A locked O-ring with a medium twist allows EquiStat $4 million rider Troy Crumrine to let a light horse work during a run. On 2020 futurity colt Blazin Boss, Crumrine used a wire tie-down to add some control without over-bitting the stallion.
About the Bit and Wire Tie-Down
“[Blazin Boss] doesn’t really hit the wire tie-down, but it just keeps his attention. Once he hits it one time he knows it’s there, and he won’t jack with it anymore. I think it’s more of a stallion thing—if they know they can get strong with you, they’ll test you. He’s super light and doesn’t take much bit. If you put a shank on him, it makes him more mad than anything. He’s better off if you let him do his own thing. He likes running in that setup so you don’t have to handle him as much.”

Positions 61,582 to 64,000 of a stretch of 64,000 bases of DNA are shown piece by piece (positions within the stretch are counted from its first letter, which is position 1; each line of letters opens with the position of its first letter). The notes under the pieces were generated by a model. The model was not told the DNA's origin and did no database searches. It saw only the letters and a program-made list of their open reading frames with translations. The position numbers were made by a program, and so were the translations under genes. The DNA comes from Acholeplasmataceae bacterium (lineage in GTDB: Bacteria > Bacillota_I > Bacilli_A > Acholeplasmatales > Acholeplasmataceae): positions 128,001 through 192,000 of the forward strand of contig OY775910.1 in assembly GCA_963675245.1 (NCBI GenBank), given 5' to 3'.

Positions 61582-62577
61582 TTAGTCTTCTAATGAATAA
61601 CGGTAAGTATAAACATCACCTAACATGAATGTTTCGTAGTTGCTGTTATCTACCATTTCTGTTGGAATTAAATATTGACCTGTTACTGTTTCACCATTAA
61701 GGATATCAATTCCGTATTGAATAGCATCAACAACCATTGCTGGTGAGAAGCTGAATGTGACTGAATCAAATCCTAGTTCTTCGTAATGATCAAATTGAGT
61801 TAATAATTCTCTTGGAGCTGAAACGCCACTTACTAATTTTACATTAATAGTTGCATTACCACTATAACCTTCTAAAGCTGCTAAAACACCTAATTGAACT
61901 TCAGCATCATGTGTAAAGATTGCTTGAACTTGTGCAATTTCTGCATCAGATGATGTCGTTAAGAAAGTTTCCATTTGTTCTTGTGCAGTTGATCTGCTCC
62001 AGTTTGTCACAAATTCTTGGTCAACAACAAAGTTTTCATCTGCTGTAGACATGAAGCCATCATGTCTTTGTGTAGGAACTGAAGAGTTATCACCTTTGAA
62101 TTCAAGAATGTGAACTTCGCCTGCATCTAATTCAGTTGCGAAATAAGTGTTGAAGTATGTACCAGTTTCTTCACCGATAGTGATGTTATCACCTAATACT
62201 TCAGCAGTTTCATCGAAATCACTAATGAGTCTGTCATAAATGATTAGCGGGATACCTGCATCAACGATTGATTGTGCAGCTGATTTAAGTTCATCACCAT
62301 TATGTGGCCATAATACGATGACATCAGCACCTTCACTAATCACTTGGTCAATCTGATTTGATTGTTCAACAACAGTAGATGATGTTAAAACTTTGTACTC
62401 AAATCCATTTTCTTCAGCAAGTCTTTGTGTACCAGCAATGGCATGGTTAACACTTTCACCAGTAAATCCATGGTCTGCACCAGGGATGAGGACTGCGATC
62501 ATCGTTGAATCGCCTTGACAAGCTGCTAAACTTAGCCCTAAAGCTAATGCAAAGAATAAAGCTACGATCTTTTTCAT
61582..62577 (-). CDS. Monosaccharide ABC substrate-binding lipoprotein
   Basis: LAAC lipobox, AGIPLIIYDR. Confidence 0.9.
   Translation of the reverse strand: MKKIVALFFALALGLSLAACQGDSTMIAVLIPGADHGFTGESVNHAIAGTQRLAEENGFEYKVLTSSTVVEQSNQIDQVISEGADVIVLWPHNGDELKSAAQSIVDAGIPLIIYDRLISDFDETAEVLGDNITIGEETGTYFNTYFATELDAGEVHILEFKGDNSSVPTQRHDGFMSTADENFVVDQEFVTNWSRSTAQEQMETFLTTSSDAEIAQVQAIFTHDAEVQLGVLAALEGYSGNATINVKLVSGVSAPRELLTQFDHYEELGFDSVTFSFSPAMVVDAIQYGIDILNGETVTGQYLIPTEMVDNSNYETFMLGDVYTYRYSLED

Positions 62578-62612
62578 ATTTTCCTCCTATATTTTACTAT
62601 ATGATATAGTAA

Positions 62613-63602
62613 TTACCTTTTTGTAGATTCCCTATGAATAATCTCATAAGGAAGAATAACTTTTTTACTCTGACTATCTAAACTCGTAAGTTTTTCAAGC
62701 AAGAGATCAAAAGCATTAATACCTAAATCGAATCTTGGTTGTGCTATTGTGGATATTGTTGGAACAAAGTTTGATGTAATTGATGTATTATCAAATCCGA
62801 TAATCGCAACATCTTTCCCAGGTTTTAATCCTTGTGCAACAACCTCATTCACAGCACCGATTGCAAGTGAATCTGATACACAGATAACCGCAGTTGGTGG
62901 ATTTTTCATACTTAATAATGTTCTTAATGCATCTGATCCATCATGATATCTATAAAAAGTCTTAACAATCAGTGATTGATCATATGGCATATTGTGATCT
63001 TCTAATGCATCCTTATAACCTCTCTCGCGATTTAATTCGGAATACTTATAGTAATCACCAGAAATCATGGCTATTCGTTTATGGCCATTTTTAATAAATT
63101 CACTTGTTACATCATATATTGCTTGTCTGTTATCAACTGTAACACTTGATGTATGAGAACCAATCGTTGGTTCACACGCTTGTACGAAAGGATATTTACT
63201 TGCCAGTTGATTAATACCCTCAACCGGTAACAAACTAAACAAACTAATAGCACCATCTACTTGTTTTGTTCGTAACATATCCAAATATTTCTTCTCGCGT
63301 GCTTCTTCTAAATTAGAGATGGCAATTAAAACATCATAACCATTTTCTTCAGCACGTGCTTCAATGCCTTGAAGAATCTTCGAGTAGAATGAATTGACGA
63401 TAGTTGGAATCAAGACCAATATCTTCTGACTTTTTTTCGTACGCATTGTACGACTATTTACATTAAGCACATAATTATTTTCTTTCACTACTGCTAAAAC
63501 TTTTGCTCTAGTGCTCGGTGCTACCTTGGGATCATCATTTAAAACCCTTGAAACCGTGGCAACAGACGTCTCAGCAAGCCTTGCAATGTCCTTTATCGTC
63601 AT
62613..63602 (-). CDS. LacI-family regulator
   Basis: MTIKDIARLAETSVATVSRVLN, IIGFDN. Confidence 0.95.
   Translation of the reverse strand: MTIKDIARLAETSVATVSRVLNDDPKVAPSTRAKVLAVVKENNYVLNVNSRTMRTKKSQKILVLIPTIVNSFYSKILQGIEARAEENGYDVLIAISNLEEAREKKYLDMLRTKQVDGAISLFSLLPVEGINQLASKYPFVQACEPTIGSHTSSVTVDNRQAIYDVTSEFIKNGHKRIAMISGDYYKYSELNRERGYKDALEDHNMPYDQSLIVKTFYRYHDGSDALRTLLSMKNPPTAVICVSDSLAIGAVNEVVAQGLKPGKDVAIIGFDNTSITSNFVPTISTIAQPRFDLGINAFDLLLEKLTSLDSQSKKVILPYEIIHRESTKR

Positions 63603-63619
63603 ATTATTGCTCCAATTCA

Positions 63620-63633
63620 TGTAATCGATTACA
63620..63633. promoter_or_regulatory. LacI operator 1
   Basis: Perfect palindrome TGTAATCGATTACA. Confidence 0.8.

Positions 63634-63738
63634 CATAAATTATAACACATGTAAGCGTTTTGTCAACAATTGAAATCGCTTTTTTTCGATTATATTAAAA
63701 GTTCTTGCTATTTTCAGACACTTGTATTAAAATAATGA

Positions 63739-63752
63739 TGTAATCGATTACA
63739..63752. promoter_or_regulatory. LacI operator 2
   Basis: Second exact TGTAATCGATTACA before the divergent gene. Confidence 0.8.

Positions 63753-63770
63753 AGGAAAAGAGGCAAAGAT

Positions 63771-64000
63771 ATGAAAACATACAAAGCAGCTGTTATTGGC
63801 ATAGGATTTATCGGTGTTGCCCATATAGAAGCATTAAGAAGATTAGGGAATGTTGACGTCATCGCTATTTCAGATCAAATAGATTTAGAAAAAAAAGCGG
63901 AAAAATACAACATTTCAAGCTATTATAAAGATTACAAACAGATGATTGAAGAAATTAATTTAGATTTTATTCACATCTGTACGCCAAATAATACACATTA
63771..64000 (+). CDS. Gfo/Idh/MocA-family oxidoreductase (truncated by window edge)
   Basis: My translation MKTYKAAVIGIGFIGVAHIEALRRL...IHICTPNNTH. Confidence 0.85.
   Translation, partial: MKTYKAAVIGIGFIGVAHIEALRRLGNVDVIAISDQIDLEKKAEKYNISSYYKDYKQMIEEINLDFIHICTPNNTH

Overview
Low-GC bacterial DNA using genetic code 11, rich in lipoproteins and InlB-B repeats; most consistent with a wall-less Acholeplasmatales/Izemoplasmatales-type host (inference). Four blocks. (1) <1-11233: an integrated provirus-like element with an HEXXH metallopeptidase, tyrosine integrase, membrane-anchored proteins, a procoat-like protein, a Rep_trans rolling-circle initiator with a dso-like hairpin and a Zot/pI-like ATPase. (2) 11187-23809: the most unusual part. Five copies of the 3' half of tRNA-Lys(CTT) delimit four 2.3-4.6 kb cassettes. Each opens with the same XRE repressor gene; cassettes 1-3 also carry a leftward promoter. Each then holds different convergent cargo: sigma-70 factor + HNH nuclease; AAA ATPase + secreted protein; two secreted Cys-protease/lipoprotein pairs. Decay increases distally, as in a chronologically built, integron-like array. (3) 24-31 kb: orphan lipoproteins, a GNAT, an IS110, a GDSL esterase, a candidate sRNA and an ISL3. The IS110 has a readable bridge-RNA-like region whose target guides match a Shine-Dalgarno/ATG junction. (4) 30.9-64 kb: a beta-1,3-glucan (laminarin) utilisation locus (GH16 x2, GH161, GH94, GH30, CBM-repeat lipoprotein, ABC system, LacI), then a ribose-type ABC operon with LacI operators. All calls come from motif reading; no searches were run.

Cheekpiece: Locked O-Ring Snaffle
“I think an O-ring lets them be a little freer. The only thing bad about O-rings sometimes with horses is they can get to gapping their mouths, so when they start doing that you’ve got to find something else.”
Mouthpiece: Two-Piece Medium Twisted Wire
“This is a medium twisted wire. For my hands, you can bend one a little easier in an O-ring than you can a shank, but if you spend enough time in a shank and do your homework, I don’t know that there’s a whole lot of difference. It’s really up to the horse and what they like.
Curb: Strap or String as Hobble